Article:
|ActivClient CAC||C:\WINDOWS\system32\acpkcs211.dll||ActivIdentity ActivClient 0||ID Certificate||ActivClient generates Token labels on-the-fly. I put a workaround in the experimental version to fix this, but it doesn't work if there are multiple card readers.|
|Alladin eToken Pro||eTPKCS11.dll||Depends||Depends||Thanks to Jernej Simoncic|
|SafeSign||C:\windows\system32\aetpkss1.dll||crescendo C700||Depends||Thanks to Eric Johnson at Imperial College|
|Coolkey||C:\windows\system32\libcoolkeypk11.dll||Depends||Broken||Coolkey build from Nabber.org will work, but the dialog box makes it look like it doesn't
(As of 2012-03-20.)
Please email me with others if you learn them.
PuTTY is a free implementation of Telnet and SSH for Win32 and Unix platforms, along with an xterm terminal emulator. It is written and maintained primarily by Simon Tatham.
PuTTY is great, but I thought it would be cooler if it could use PKI tokens for authentication.
PuTTY SC is a free implementation of SSH for Win32 platform. It was developed by Pascal Buchbinder. This modified version of PuTTY supports RSA keys held on a smartcard or usb token for authentication. The interface is based on PKCS #11 and you need the appropriate library (.dll) of the manufacturer of your smartcard in order to use PuTTY SC.
PuTTY SC is pretty cool too, but the implementation makes a critical assumption about the smartcard that isn't always true: namely, that the smartcard contains the public key as an independent object. The DoD CAC program issues tokens that include private keys and public certificates, but does not include public keys as distinct objects. Public certificates include public keys, but the implementation in PuTTY SC will not extract those public keys from the certificates. PuTTY-CAC fixes this.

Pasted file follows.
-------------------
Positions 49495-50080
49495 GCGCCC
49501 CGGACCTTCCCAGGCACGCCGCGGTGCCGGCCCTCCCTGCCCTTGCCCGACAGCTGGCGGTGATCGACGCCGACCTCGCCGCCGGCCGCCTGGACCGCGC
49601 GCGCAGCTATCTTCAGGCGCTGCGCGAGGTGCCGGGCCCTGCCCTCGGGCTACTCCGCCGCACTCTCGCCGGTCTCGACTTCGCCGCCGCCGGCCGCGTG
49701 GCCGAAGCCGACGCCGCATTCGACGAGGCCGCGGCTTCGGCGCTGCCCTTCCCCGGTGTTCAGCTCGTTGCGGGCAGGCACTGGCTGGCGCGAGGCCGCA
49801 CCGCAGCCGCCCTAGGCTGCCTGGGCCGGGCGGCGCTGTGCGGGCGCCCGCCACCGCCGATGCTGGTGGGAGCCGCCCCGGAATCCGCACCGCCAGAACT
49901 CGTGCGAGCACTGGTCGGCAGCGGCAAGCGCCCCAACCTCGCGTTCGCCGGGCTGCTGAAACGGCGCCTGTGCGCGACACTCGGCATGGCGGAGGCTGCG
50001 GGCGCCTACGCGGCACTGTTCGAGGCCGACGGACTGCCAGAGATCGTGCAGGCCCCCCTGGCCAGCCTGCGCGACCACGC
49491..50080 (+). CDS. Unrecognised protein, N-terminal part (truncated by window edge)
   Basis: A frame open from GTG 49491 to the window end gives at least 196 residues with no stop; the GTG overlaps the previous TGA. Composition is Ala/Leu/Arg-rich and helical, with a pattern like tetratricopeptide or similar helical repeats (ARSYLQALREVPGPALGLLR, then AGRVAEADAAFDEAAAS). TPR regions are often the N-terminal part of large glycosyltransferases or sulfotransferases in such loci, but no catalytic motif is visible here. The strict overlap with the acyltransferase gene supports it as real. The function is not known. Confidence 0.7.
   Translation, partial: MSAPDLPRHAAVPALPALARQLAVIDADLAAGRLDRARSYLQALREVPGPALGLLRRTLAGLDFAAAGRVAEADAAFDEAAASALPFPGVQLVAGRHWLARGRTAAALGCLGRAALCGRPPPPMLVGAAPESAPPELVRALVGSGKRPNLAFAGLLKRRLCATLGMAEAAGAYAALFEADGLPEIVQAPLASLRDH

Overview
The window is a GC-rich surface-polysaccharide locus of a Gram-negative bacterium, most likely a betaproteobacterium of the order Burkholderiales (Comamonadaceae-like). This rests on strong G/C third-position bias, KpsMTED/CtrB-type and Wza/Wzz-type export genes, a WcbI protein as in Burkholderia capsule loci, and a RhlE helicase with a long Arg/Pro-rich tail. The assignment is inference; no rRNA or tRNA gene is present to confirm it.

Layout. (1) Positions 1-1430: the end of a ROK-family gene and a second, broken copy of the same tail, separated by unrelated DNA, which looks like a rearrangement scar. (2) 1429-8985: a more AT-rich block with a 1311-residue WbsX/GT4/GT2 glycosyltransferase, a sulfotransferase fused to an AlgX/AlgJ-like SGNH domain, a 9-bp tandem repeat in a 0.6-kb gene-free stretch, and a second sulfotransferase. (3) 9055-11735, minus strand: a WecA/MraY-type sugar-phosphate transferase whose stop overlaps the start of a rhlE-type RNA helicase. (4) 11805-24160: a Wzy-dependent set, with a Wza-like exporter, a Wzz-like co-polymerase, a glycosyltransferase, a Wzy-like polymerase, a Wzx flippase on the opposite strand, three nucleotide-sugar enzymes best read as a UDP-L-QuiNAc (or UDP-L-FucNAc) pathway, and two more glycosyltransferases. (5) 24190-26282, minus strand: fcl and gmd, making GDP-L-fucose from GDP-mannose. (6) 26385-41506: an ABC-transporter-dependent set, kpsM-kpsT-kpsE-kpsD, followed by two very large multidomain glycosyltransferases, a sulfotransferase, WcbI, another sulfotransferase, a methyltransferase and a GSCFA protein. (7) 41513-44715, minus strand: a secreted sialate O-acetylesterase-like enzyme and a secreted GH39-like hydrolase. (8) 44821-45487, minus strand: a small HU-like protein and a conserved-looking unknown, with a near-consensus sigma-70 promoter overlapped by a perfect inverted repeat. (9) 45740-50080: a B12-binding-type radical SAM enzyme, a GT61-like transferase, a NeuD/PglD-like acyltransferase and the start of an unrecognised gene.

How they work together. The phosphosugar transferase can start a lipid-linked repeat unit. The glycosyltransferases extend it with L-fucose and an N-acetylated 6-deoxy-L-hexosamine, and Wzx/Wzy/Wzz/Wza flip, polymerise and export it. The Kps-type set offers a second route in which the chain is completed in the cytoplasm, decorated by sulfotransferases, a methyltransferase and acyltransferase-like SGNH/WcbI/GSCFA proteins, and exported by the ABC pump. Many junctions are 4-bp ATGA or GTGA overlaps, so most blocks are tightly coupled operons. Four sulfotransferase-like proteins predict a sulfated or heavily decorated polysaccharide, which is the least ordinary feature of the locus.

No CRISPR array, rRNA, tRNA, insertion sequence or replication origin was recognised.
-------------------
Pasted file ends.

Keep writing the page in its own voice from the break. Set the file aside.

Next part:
PuTTY-CAC is based on PuTTY SC, but adds the capability to extract public keys from certificates on the card if the public key is not available as a distinct object.
PuTTY SC, upon which PuTTY-CAC is based, includes some windows-specific code (for loading the PKCS#11 library) which causes it to lose the cross-platform nature of the original PuTTY. As a Mac and Linux user, I'd love to fix this, but I haven't done so.
X.509, the ITU-T standard for public key certificates, leaves a disturbing amount of flexibility. It's not clear that the assumptions that I made in extracting public keys from certificates will always hold. I tested with several DoD CAC cards, but nothing else. I'd like to get feedback on whether PuTTY CAC works with other PKI implementations.
PKCS#11 Libraries: PuTTY CAC was tested with the Litronics NetSign CAC middleware, and with the ActivIdentity ActivClient CAC middleware. Feedback is requested by the author on whether it works or not with other middleware.
Licensing: The basic PuTTY source code is licensed under the MIT license. PuTTY SC is licensed under the GNU General Public License (GPL). The PuTTY-CAC enhancements were written by a direct employee of the United States Federal Government, and as such, those enhancements are a declared work of the United States Government and are not subject to copyright protection. A binary, compiled version is a derivative work of all three sources, and should be considered GPL licensed.